Before television, Darrell Barton was a combat marine in Vietnam. He began his career at KAKE in Wichita, then was hired in 1969 by WKY/KTVY in Oklahoma City where he worked for the next 14 years. As Chief Photographer, he inspired a consistently award-winning staff that received two National Press Photographer’s Association Station of the Year titles. He was named NPPA Photographer of the Year in 1974 and again in 1981.
In 1983 Darrell established Barton Productions and has worked as a freelancer for all major networks. When 48 Hours was created, Darrell quickly became a charter member of the cadre of shooters used on the show. He is widely regarded as one of the finest television cameramen ever, pioneering that fluid, invisible hand-held camera technique.
Throughout his career, Darrell has maintained a close relationship with the NPPA television workshop held annually in Norman, OK; he has been a faculty member for 30 years despite his globetrotting schedule. Darrell teaches storytelling with compassion and is a vocal proponent of words married to pictures and sound; such basic concepts as “beginning, middle, end” are woven into the fabric of his shooting style. He is a recipient of the NPPA’s Morris Berman citation and the prestigious Joseph Sprague Memorial Award, a national Emmy nomination and a Gold Medal from the Chicago Film Festival.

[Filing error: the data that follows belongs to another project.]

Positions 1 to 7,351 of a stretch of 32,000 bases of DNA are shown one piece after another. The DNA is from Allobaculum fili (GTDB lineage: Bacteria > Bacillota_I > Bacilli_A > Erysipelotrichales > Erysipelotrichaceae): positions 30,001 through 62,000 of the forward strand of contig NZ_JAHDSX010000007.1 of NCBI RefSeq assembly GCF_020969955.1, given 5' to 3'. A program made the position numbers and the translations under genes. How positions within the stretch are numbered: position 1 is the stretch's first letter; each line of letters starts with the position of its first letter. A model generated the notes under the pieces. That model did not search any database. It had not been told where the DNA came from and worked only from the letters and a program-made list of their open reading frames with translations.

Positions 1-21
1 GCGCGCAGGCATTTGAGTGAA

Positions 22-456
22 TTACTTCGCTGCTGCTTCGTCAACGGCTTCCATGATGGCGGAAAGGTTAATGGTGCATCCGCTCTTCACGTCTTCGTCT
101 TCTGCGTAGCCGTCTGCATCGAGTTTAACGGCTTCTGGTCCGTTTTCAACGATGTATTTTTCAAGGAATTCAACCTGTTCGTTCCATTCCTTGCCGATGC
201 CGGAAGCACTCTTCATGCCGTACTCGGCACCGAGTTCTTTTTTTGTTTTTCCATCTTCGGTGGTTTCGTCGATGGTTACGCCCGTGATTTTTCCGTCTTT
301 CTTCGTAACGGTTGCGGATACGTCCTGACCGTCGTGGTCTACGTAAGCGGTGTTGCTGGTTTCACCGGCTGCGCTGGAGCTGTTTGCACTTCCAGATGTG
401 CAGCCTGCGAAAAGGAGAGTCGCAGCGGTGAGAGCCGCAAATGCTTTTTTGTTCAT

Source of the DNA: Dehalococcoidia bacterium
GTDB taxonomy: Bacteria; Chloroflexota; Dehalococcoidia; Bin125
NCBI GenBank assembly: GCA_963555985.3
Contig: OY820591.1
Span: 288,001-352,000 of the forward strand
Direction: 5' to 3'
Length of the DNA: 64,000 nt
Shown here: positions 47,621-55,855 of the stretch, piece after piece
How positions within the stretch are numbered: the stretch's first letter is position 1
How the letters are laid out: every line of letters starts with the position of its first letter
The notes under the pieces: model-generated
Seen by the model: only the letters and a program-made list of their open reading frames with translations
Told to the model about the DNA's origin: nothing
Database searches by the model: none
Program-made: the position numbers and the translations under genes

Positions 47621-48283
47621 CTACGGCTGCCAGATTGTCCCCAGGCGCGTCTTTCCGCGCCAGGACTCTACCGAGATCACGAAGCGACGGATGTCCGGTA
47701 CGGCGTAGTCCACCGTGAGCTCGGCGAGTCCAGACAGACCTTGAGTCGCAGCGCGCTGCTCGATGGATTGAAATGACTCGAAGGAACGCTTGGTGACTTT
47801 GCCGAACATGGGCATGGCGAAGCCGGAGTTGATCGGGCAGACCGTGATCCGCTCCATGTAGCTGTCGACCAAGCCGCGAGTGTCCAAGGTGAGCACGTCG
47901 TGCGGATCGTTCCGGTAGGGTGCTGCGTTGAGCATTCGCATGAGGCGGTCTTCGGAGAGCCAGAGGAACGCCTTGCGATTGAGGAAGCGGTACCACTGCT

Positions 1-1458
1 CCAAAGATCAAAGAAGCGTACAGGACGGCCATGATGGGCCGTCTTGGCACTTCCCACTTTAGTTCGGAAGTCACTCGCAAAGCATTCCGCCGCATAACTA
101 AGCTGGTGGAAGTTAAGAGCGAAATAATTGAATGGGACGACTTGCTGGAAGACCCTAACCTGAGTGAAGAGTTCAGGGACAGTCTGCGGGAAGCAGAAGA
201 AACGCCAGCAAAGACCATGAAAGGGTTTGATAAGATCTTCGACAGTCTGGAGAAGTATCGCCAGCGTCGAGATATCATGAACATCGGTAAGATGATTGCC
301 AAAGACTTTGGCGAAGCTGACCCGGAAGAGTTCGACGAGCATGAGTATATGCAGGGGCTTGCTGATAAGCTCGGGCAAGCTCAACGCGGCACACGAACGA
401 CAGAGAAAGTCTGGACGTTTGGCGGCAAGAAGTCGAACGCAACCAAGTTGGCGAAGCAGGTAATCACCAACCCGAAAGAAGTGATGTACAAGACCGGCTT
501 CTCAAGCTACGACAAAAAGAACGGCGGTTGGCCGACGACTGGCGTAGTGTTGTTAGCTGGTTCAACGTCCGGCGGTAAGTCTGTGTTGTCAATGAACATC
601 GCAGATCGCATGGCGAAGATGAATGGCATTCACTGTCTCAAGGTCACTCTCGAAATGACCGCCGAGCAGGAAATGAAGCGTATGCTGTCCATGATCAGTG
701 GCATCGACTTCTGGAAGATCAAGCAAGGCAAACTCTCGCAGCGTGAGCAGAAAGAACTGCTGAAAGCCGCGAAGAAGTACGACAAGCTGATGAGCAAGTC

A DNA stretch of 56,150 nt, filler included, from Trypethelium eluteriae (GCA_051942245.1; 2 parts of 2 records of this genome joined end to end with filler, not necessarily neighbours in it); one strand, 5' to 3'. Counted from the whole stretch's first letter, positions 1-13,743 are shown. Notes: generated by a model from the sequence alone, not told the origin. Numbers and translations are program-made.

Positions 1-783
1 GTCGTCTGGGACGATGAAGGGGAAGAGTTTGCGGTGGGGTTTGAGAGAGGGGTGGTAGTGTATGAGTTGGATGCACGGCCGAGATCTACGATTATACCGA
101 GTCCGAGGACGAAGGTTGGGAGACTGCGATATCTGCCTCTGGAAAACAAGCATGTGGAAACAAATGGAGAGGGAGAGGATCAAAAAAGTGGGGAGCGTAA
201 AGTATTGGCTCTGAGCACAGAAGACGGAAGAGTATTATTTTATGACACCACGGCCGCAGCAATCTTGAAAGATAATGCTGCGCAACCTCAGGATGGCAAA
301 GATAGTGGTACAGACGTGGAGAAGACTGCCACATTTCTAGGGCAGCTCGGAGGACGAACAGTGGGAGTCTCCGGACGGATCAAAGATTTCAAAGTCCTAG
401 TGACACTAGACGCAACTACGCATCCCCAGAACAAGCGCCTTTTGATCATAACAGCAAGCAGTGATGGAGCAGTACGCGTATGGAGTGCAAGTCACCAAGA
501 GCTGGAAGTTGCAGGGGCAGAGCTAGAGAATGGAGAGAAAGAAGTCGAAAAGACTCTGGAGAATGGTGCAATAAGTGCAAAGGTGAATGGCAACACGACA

Darrell and his wife, Marilyn, reside on a farm in rural Logan County, Oklahoma. He is the father of two grown children and spends his spare time tooling around in his old trucks, riding his Harley and hitting golf balls at passing trains from his back porch.